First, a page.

Oracle denies report of $US70 billion in planned acquisitions

The vendor is distancing itself from remarks made by its co-president, Charles Phillips

Oracle on Friday strongly downplayed comments made by co-President Charles Phillips at a conference on Thursday, saying that contrary to Phillips' suggestion, it is "highly unlikely" that it will spend roughly $US70 billion buying up companies during the next five years.

However, "we will be opportunistic and, if market conditions warrant, we will buy additional companies that further our strategic goals and address our customers' needs," spokeswoman Karen Tillman said in a statement.

Oracle's statement followed a Fortune.com report on Thursday about an appearance Phillips made at the Fortune Brainstorm Tech conference in Aspen, Colorado.

A video clip Fortune.com posted after Oracle issued the statement shows that Phillips indeed suggested such a scenario.

"If you look forward for the next five years, we'll probably double what we've spent on acquisitions in the last five years," Phillips said.

The statement prompted interviewer Adam Lashinsky to ask Phillips to repeat his prediction. Phillips did so, adding that Oracle had spent about $35 billion on acquisitions during the past five years.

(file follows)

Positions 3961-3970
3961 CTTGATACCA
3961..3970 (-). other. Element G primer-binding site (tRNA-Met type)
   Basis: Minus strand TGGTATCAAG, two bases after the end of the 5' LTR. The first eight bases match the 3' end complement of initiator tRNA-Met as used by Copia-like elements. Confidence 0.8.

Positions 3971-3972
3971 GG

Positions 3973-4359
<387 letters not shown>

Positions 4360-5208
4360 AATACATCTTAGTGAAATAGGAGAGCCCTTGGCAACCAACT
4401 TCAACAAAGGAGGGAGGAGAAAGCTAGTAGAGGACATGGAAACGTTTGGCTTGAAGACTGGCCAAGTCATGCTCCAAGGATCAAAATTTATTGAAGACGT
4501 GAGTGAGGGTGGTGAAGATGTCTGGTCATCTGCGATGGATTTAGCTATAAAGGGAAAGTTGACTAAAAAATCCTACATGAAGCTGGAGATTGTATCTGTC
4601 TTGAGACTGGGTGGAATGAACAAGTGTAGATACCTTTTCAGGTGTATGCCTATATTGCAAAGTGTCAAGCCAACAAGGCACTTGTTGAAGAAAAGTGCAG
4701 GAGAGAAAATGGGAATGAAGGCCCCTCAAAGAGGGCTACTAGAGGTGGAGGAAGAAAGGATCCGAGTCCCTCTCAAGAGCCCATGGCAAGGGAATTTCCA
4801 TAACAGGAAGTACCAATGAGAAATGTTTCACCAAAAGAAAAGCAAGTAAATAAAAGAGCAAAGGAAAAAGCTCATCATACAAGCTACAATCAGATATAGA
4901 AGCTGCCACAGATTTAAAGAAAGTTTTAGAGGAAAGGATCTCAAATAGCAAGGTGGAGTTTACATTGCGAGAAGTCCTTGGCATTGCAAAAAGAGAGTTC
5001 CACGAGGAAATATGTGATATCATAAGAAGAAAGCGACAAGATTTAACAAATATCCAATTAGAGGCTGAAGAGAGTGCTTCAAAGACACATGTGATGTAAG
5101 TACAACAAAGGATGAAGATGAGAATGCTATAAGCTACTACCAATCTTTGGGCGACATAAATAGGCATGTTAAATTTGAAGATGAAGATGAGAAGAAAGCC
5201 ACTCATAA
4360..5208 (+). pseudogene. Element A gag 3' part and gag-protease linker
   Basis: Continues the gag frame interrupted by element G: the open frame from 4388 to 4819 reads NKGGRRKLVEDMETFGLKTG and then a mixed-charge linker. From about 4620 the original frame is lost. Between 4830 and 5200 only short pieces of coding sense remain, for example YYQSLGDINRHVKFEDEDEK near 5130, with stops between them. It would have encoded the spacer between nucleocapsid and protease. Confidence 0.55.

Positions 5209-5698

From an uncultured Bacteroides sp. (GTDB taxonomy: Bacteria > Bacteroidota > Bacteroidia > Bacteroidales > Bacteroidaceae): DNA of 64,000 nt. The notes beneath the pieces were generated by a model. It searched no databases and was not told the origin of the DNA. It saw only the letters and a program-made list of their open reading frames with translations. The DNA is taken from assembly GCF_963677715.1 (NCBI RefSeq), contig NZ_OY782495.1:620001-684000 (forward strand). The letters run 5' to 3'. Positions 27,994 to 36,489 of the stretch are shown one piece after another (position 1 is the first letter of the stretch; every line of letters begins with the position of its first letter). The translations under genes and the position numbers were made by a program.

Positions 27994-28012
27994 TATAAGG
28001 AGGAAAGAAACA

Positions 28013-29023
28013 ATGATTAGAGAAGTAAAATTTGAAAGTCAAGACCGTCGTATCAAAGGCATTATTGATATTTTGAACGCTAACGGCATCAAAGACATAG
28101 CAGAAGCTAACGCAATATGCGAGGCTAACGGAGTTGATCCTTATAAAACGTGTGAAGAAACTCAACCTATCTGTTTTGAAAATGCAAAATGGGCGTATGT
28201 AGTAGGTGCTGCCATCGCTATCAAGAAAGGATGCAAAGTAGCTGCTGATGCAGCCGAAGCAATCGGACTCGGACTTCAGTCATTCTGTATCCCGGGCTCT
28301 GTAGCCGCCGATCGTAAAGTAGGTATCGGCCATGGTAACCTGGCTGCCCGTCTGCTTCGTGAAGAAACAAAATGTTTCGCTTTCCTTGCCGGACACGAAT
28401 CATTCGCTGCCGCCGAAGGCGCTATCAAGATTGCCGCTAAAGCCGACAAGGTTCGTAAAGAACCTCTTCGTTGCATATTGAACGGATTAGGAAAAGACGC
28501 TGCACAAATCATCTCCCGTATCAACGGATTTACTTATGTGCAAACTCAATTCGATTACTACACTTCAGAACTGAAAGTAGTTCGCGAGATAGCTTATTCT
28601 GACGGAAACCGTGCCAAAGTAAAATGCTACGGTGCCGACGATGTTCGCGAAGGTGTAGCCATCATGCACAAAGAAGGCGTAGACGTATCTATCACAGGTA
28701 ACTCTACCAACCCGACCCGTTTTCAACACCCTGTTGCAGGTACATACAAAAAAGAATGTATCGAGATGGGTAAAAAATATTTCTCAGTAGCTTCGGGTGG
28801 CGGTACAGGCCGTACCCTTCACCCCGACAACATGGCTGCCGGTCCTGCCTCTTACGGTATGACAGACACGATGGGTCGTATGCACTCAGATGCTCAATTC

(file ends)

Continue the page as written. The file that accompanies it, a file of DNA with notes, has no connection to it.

"You're going to spend $US70 billion -- I'm slow on this sort of thing -- in the next five years, in acquisitions?" a surprised-sounding Lashinsky said.

"If things hold up, we could easily do that," Phillips said.

Earlier in the clip, Phillips described the types of opportunities Oracle will pursue.

"There's a lot of companies in the vertical market, that no one's ever heard of, that would be nice for us to have," he said.

"We've haven't got much into hardware, we've only made one acquisition there [of Sun Microsystems]," Phillips added.

Chris Kanaracus covers enterprise software and general technology breaking news for The IDG News Service. Chris's e-mail address is Chris_Kanaracus@idg.com

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Tags Oraclebusiness issuessoftwareapplicationsSun Microsystemshardware systemsMergers / acquisitions

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Chris Kanaracus

IDG News Service
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